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Remarks by Ambassador Warren W. Tichenor on International Day of Persons with Disabilities at the U.S. Mission
November 28, 2008

Remarks by Ambassador Warren W. Tichenor
at the U.S. Mission Celebration of the International Day of Persons with Disabilities and the American with Disabilities Act (ADA)

Ladies and Gentlemen, good afternoon and welcome to you to the US Mission Geneva – the U.S.’s largest multilateral overseas diplomatic post. We’re glad you’re here and I’m honored to be with you.

I know that many of you have just completed your work at the 48th Session of the International Conference on Education, and so I appreciate your presence here this afternoon after what I am sure was a busy and demanding schedule. Among us today we have some of the more than 100 ministers of education who participated in this week’s conference, whose countries together represent over 90 % of the world’s children.

Your work this week, therefore, is all the more important, and I salute your efforts to improve the educational systems of your countries for the benefit of us all.

This afternoon I would like to address one community whose educational support you have discussed this week – persons with disabilities. In all countries this group represents a large minority of our fellow citizens, and in all of our countries we face a similar challenge to maximize the life experience and opportunities of this important minority. For all of us, we risk the loss of valuable human resources, talent, and productivity for our economies and societies when we sideline our fellow citizens.

Like many of your own countries, my country in its early years spent decades marginalizing some of its citizenry because of their color, or because of their gender, or because of their physical or mental disabilities. It has taken us many years to overcome the prejudices behind these policies, and while there remains work to be done, we continue to reap the benefits of a more inclusionary society – one in which the talents and productivity of all of our citizenry can contribute to the vibrancy and prosperity of our society.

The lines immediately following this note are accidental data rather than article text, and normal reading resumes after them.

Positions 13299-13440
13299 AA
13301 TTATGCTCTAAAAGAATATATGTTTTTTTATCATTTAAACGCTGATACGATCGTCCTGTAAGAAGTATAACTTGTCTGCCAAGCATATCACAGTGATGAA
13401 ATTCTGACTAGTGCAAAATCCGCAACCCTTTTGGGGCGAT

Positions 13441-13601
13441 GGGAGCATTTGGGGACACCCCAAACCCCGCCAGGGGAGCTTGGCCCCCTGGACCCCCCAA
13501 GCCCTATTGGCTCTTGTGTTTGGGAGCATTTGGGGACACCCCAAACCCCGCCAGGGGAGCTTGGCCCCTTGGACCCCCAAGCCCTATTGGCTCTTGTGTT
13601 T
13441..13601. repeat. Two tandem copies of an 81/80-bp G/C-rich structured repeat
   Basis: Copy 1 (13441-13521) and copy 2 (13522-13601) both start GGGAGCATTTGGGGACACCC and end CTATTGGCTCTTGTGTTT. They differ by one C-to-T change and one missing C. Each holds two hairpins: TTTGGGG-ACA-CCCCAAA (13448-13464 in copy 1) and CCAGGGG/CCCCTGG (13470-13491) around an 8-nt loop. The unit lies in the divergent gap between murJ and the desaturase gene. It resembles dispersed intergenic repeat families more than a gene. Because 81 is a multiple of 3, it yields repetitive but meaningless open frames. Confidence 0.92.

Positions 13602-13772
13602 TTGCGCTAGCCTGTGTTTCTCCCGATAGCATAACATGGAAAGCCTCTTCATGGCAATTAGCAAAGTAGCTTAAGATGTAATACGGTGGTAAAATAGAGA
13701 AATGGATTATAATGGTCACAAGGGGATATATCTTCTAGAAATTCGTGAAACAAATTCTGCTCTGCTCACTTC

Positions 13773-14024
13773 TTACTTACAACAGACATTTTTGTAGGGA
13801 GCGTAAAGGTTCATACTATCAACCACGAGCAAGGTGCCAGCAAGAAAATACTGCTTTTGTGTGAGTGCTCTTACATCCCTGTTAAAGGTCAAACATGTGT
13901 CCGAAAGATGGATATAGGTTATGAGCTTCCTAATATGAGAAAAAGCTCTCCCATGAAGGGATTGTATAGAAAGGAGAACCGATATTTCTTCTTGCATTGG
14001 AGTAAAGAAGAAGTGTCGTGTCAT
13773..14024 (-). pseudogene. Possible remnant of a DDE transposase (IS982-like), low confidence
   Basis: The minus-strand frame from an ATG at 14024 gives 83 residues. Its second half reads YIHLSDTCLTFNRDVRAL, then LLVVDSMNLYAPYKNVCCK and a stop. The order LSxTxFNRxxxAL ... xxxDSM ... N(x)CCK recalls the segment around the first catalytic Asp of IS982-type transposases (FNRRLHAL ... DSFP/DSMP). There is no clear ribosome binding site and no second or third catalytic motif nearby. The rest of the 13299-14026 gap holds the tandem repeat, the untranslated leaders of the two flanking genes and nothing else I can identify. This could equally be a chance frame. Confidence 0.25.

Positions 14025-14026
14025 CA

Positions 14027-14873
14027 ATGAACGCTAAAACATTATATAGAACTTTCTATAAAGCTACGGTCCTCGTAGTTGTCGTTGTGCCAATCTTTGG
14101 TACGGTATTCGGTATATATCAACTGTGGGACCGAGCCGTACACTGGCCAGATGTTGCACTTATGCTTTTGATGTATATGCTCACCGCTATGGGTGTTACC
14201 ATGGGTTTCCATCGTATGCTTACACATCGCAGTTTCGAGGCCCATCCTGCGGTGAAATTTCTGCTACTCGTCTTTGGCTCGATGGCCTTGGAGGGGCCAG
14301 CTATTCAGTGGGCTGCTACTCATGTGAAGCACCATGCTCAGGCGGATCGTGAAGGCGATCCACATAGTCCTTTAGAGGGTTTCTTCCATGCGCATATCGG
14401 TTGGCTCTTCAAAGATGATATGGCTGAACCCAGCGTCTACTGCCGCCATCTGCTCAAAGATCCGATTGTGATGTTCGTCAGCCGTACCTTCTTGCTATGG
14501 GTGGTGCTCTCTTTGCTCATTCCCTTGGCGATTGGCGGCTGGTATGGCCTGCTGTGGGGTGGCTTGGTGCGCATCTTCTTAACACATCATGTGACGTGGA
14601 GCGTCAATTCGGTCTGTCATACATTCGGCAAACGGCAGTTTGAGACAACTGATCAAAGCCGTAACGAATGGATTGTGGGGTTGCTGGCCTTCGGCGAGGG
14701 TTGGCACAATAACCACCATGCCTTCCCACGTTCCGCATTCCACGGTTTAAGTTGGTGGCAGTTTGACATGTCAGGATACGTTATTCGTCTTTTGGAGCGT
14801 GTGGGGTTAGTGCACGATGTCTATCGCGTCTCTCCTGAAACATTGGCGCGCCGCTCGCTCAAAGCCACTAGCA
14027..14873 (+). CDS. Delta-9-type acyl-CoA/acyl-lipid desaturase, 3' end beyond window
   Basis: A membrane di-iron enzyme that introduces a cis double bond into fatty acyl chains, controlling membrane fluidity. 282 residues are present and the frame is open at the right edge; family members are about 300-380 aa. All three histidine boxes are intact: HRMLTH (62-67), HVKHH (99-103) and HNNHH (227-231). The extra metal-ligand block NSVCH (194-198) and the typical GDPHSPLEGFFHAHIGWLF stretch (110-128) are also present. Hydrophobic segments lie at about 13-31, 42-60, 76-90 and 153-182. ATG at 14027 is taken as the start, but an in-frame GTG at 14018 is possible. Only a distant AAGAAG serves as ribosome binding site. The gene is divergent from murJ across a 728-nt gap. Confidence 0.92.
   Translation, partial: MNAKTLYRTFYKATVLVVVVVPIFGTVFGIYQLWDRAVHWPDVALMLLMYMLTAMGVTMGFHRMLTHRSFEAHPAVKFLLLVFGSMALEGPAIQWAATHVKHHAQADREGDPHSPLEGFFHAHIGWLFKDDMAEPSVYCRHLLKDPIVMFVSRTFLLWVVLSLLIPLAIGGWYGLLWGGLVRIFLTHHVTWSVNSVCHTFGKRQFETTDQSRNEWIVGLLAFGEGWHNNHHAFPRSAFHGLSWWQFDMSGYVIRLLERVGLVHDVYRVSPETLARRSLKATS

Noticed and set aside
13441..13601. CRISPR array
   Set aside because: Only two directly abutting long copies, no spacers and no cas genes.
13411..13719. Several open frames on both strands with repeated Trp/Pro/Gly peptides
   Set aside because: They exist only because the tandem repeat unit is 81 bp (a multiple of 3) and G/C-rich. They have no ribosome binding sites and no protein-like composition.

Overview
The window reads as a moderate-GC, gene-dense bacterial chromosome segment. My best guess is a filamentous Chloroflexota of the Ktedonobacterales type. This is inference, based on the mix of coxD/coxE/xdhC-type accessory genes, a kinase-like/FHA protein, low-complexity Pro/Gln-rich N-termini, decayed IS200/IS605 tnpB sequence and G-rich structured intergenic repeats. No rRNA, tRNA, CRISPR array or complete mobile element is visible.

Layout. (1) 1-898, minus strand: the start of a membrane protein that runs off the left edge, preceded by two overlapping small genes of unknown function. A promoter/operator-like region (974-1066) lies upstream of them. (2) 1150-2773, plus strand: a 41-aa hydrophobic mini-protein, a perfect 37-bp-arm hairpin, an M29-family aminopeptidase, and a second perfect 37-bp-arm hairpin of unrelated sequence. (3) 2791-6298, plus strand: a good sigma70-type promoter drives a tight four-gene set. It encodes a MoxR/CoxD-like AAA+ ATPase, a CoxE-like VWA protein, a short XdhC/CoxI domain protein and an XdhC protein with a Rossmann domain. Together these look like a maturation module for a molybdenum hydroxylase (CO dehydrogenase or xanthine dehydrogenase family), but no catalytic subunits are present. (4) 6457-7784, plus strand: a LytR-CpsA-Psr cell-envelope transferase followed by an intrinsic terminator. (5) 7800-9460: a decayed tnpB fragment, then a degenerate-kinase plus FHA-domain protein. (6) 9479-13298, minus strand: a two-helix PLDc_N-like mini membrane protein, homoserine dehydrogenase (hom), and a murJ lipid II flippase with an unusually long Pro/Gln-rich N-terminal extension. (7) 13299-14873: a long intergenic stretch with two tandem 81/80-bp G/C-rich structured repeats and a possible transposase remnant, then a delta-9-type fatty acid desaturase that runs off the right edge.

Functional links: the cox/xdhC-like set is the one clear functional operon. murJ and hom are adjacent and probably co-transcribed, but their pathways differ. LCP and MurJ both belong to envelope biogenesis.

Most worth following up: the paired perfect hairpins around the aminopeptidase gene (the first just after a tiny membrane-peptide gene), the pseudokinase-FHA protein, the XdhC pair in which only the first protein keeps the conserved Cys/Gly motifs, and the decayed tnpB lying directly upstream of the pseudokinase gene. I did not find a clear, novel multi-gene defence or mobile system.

In the United States, I am happy and proud to say that we have – after many decades of ignorance, misunderstanding and lack of attention – come to view disability rights as a civil right. It is true that we addressed the challenges of racial discrimination and gender discrimination in the United States first, but as our program this afternoon will discuss, we have, in the last two decades, made significant progress on the last of these challenges – that of disabilities rights.

Eighteen years ago, on July 26, 1990, in the largest signing ceremony in the history of White House, 3000 people witnessed the signing into law by President George Herbert Walker Bush of the Americans with Disabilities Act as one of the hallmark achievements of his Presidency. This landmark civil rights legislation was the culmination of the work of thousands of disabilities activists, civil rights leaders, Congressmen and Senators from both parties, representatives of the private sector, and citizens from all walks of life who supported the same goals you all have discussed and debated this week, the full and meaningful inclusion of a key segment of the general population into society.

Last year on the anniversary of the Americans and disabilities Act (ADA), we celebrated our progress towards an America where individuals with disabilities are recognized for their talents and contributions to our society. We also underscored our commitment to extend the full liberties and freedoms of our great country to all Americans.

18 years ago, President George H.W. Bush signed the ADA into law. This legislation became one of the most successful and compassionate reforms in our Nation’s history, helping to ensure that individuals with disabilities are better able to develop meaningful skills, engage in productive work, and participate fully in the life of our Nation. President Bush 43’s Administration continue our work to build on this landmark legislation.

Since becoming law in 1990, the ADA has proven its worth in American society. More importantly, it has become a model for other countries seeking to develop a legislative structure to maximize the engagement of disabled citizens into their societies.

Our guest speaker this afternoon, Mr. Victor Pineda, is living proof of the effectiveness of the ADA in American society. If I have my facts correct, he was 12 years old when President Bush 41 signed the ADA into law, and through hard work and personal drive has taken advantage of the opportunities that law provides to become one of the most recognized young leaders of the disabilities community in the United States. Victor has served on the President’s Council for Disabilities, has worked as a consultant for the U.S. government and has testified before Congress, has advised the United Nations and other governments, and is the author of two books on disabilities. Victor has received numerous awards and fellowships for his work in promoting disability rights and integration policies, and is the founding director of the Victor Pineda Foundation, which works to support education and disabilities programs worldwide.

Thank you for coming.